Seems like the hogs around here are primarily nocturnal in nature. I've not had a lot of hog hunting experience. The two I've actually taken were both shot with a .30-06.
A .257 Roberts with a Hornady Light Magnum factory load won't break down a very large hog running directly away as happened to me once on a "control" hunt. Shot up the backside from 35-40 yards, he squealed, kicked up both hind legs like a bucking bronc and kept on truckin'. He was a big ginger-colored hog and the rancher found him dead a couple of days later at the bottom of a column of circling buzzards. He was happy to be rid of one more. This fellow was bedeviled by hogs a few years ago but went to work on them taking 42 one year and something over 50 the next year. It's been several years since he's had problems with hogs rooting and tearing things up around his ranch so he supposes they've moved on.
His primary hog killing gun? A Ruger Mini-14 .223 with 55 grain M193 FMJ ammunition, occasionally backed up by a Winchester Model 100 .308. He doesn't care about bringing them to bag but only wants to rid himself of as many as possible. The .223 sometimes worked instantly with precise hits but sometimes he found them dead later with the tell-tale buzzards. The .308 with 150 grain bullets puts them down with more authority, especially when they are far out in the middle of one large field he has. Same for the .30-06 I used on one in the same field, hit in the head broadside at 250 yards with a 150 grain handload wound tight.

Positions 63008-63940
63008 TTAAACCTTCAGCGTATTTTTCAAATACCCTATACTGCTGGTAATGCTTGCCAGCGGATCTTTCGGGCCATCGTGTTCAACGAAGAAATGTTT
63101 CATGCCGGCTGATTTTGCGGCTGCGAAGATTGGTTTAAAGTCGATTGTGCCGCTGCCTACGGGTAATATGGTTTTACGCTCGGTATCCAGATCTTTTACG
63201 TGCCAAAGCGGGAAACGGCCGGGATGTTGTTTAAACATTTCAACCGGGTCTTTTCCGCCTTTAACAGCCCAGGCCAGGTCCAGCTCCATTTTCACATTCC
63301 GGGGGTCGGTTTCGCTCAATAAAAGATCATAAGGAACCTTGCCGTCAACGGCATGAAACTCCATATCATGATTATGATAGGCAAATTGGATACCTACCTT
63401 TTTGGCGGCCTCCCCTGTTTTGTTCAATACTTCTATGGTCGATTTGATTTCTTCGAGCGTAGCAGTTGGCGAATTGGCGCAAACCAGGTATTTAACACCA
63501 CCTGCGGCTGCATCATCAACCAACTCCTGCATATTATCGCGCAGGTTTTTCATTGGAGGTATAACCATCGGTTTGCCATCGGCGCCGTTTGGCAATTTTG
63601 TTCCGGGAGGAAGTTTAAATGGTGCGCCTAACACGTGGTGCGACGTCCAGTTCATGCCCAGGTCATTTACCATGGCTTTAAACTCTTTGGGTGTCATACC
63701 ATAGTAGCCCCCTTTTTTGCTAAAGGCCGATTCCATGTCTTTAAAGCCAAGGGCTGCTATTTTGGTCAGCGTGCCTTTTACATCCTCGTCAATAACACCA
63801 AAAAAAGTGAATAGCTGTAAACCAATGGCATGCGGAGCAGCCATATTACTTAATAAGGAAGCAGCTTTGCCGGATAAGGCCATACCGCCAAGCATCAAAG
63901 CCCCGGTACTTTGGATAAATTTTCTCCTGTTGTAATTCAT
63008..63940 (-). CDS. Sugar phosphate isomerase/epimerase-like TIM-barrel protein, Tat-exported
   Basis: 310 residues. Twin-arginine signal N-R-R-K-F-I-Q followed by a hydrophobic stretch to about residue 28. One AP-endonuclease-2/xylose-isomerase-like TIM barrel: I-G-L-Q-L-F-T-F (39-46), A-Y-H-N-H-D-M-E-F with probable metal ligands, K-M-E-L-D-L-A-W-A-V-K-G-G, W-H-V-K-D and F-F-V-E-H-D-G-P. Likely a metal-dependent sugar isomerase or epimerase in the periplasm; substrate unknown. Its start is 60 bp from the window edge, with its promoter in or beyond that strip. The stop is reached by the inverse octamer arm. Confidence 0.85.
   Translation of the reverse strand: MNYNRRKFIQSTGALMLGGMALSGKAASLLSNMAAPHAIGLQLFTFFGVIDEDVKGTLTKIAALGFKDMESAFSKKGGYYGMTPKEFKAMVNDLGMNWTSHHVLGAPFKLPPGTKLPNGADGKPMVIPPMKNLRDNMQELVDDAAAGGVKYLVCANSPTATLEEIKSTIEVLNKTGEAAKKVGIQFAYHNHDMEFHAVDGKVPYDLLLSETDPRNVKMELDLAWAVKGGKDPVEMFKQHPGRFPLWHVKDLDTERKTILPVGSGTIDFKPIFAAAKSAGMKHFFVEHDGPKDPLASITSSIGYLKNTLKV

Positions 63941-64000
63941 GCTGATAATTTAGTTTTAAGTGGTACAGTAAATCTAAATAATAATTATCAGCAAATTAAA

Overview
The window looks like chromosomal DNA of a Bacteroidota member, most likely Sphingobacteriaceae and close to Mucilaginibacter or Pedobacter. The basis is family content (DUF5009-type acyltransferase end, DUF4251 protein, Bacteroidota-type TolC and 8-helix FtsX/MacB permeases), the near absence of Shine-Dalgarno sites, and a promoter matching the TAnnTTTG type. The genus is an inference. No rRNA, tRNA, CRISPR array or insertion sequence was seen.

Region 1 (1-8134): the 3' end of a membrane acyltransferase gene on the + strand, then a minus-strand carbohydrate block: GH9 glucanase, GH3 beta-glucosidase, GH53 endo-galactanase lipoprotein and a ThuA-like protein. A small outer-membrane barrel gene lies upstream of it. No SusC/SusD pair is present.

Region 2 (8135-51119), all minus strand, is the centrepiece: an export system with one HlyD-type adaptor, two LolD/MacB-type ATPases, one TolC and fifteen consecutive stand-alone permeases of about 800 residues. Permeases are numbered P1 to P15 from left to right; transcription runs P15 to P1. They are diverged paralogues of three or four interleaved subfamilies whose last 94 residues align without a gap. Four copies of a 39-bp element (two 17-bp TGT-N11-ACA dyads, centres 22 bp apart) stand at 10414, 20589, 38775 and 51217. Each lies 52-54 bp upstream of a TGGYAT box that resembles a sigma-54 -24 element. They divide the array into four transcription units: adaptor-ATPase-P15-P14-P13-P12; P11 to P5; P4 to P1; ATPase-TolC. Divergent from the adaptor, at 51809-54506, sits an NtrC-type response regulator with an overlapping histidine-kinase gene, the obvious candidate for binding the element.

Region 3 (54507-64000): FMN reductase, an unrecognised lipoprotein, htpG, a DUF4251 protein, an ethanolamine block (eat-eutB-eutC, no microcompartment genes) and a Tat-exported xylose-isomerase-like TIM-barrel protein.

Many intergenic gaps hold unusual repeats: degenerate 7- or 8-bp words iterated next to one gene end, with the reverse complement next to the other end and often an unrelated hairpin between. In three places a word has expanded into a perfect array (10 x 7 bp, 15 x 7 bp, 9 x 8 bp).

Hogs are considered vermin in this part of west central Texas by most landowners who shoot them whenever possible.
From a stand, one would probably be fine taking even large hogs with precisely placed shots from an SKS or large caliber handgun but if I was to pursue it seriously I'd look to something with a bit more punch, beginning with the .30-30 with 170 grain bullets or some heavier cartridge.